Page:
Studies show that with compact development people may drive 20-40 percent less, said Reid Ewing, a research professor at the University of Maryland’s National Center for Smart Growth and co-author of a new book, released earlier this month, called Growing Cooler: The Evidence on Urban Development and Climate Change.
One model of a walkable community cited at the conference is the Atlantic Station Project in midtown Atlanta. It was featured on April 1 in NPR’s excellent “Climate Connections” series. The story told how the Taylor family of two moved to an apartment in the planned community for the convenience of “jobs, home and shopping all in one place,” and in the process dramatically cut its carbon footprint. While the regional average VMT is about thirty-two miles per day per person, the residents of Atlantic Station travel only about one-third that amount. Mother Malaika walks her eleven-year-old daughter Maya to the bus stop, and then generally walks to work a mile away; she also does her grocery shopping on foot. This is in sharp contrast to another Atlanta family featured in the NPR series, the Carvalhos, who moved to a five-bedroom “dream house” on a big lot in the suburbs, but commute more than an hour to work.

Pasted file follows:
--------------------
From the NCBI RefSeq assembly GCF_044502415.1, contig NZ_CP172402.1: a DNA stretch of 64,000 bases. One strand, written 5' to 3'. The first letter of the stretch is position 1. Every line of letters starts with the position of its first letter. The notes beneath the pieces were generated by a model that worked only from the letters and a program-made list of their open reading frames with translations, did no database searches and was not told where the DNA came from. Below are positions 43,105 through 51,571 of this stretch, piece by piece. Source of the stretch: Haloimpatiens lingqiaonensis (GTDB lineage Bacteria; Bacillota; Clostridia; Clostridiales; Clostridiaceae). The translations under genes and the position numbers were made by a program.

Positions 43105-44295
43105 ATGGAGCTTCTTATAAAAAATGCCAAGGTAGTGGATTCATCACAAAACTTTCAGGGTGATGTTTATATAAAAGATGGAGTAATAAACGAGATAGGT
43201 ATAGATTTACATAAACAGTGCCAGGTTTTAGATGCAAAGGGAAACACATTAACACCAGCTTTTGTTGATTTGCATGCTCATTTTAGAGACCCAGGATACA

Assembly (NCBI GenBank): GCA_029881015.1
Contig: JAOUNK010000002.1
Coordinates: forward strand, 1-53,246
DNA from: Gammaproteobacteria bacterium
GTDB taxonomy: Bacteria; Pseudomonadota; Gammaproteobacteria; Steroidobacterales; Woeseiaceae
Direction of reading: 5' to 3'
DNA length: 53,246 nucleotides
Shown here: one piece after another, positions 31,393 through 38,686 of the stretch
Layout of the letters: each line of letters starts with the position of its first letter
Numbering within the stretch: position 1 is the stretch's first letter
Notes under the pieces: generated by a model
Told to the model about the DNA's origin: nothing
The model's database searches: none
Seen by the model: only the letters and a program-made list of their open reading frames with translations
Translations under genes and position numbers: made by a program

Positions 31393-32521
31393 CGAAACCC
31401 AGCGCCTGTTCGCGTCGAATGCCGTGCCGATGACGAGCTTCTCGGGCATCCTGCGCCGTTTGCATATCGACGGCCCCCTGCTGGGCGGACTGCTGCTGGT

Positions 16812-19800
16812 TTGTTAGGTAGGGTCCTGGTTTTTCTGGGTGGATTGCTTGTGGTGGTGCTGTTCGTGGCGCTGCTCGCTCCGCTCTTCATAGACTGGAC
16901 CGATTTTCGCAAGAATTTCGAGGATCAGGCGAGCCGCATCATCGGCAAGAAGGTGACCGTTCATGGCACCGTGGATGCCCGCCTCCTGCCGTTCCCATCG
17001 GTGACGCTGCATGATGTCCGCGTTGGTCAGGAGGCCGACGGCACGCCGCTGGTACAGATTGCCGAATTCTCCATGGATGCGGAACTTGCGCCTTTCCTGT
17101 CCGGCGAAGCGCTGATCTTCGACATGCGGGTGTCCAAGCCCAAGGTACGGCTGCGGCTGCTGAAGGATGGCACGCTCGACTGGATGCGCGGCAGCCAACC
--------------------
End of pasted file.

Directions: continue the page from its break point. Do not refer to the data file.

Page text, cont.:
The April 11-12 educational seminar attracted about forty reporters, many from national outlets such as The Associated Press, Los Angeles Times, Christian Science Monitor, Bloomberg News, CNN, NPR, National Geographic, and Scientific American (with New York Times environment reporter/blogger Andrew Revkin and Pittsburgh Post-Gazette editor David Shribman among the speakers). But it also included a lot of local or regional reporters and editorial writers from papers like the Arizona Republic and The Courier-Journal in Louisville, Kentucky.
Conference sponsors offered to cover expenses for all attendees, an option that several reporters said was the only way they could attend in a time of tight to nonexistent travel budgets. “Our travel budget is essentially zero,” said environment reporter Mike Taugher of the Contra Costa Times in Walnut Creek, California. He and others said their publications had no problem with the conference paying expenses, especially given the Neiman partnership. Anthony Flint, of the Lincoln Institute, said the intense two-day conference was the equivalent of a “mini-fellowship.”
While most came from one of the “Two Cultures” of environment or land-use coverage, a few reporters are already straddling the fence. “I’ve always made the link between growth and the environment,” said The Tampa Tribune’s Yvette Hammett, whose beat includes environment and growth development issues. “[But] I haven’t done much in making the connection between climate change and local land use issues, including walkability.”